Bunga bunga cha cha cha: the BBC vs Silvio Berlusconi
“Standard & Poor’s declassa l’Italia,” read the headline for Italian daily Il Tempo, but for diplomacy-eschewing Silvio Berlusconi, there’s been even more bad news this week. He’s being sued by the BBC for making what The Daily Mail has dubbed a “porno” version of Strictly Come Dancing. (I’ve not seen it myself.) The Berlusconi-owned broadcaster Mediaset stands accused of abusing the copyright of BBC Worldwide’s prized format export, in the process of which it has replaced its nudge-nudge-wink-wink subtext with a level of obvious bunga-bunga-ness that would make a Pussycat Doll blush, never mind Head Judge Len.
Presumably, this is so the copycat show, Baila!, lives up to the standards of Berlusconi’s notorious sex parties, where the dancing was apparently of the pole and not the Paso Doble variety – though, funnily enough, when it came to matching up partners, similar care and attention was paid to the issue of compatible heights. Italy’s own Vincent Simone slipping a few cheeky ganchos into an Argentine tango with Edwina Currie just isn’t the kind of thing that cuts it for screen sizzle on Mediaset’s Canale 5 station. Who’d have thought?
BBC Worldwide licensed the Italian rights to Dancing with the Stars (as it’s known internationally) to the public broadcaster Rai six years ago as part of its multimillion-earning cunning plan to teach the world how to turn learning the quickstep into a “journey”. Sold to 35 countries, it’s one of the most successful reality television formats in the tear-splattered history of reality television. Now Rai’s lawyers are, ahem, arm in arm with BBC Worldwide in its bid to slap down the alleged copyright infringement by Mediaset.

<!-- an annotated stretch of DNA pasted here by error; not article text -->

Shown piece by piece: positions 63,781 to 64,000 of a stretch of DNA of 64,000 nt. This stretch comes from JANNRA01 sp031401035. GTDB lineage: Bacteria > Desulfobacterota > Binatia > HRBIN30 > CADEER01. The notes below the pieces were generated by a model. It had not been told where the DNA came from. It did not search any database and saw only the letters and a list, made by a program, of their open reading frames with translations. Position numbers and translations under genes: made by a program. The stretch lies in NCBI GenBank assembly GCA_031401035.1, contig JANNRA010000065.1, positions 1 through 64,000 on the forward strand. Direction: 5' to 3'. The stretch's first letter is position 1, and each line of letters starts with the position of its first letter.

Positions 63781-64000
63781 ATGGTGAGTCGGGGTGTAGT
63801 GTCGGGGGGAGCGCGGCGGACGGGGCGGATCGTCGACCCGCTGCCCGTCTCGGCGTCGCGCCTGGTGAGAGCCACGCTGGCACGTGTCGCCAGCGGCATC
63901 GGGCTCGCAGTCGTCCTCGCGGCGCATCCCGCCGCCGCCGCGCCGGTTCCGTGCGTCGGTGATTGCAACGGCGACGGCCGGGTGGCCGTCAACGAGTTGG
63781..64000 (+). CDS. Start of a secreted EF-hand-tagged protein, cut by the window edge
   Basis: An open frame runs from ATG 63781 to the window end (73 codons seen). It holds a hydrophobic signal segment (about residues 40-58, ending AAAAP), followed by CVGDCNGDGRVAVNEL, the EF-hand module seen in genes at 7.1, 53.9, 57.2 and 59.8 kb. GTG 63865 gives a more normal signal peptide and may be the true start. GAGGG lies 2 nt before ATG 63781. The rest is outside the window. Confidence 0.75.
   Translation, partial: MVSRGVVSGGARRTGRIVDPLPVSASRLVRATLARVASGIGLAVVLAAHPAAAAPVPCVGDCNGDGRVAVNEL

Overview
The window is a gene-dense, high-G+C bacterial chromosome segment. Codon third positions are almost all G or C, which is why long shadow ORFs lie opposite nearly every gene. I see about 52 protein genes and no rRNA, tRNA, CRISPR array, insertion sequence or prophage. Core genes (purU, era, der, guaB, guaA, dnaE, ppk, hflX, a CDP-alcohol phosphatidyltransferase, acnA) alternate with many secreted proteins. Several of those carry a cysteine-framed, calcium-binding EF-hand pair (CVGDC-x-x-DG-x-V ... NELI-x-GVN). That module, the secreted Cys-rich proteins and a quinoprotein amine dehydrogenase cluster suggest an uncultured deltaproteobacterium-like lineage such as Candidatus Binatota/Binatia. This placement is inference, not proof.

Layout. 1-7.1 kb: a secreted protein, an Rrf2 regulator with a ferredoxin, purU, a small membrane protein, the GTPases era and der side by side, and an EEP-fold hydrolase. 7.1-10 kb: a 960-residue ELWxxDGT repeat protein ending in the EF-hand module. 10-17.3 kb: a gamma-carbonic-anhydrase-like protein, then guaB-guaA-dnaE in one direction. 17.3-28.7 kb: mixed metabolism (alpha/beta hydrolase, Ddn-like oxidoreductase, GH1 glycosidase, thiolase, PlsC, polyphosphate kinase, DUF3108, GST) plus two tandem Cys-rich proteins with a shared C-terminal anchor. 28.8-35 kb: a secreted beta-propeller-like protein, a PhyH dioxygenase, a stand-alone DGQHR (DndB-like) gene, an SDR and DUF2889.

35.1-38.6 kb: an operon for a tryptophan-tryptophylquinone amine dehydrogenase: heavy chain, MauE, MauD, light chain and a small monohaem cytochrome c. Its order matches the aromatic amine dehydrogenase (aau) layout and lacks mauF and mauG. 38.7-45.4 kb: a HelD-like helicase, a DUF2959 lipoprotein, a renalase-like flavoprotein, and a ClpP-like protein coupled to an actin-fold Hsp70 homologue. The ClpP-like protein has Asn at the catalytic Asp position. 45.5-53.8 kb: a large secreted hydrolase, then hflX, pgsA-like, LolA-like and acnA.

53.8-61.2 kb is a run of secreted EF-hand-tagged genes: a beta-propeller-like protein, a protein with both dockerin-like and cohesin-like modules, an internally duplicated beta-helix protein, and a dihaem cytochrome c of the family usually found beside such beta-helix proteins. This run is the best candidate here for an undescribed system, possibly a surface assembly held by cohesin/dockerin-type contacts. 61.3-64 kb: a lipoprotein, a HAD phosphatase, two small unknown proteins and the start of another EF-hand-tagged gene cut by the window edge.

The Berlusconi company, meanwhile, says that Baila! is based on an entirely different South American format called Bailando Por Un Sueno or Dancing for a Dream, created by Televisa Mexico. A version of this show broadcast in Argentina featured a topless model simulating sex during one of the dances – or so I’ve read. (I’ve not seen it myself.) It really does sound like it’s just one octogenarian, a wardrobe rail of sparkly body stockings and any number of Craig Revel-Horwood panto-snarls away from the real deal.
In any case, I’m still too traumatised by that footage of Berlusconi and the traffic warden to even contemplate what his broadcasting executives might do with the rumba, so more power to the BBC and Rai. By rights, however, the Rome court with which they’ve lodged legal papers should be aware that there is really only one fair way to settle this dispute – a dance-off between Silvio and David Cameron. With Angela Merkel, Nicolas Sarkozy, Barack Obama – and Arlene Phillips – as the judges, obviously.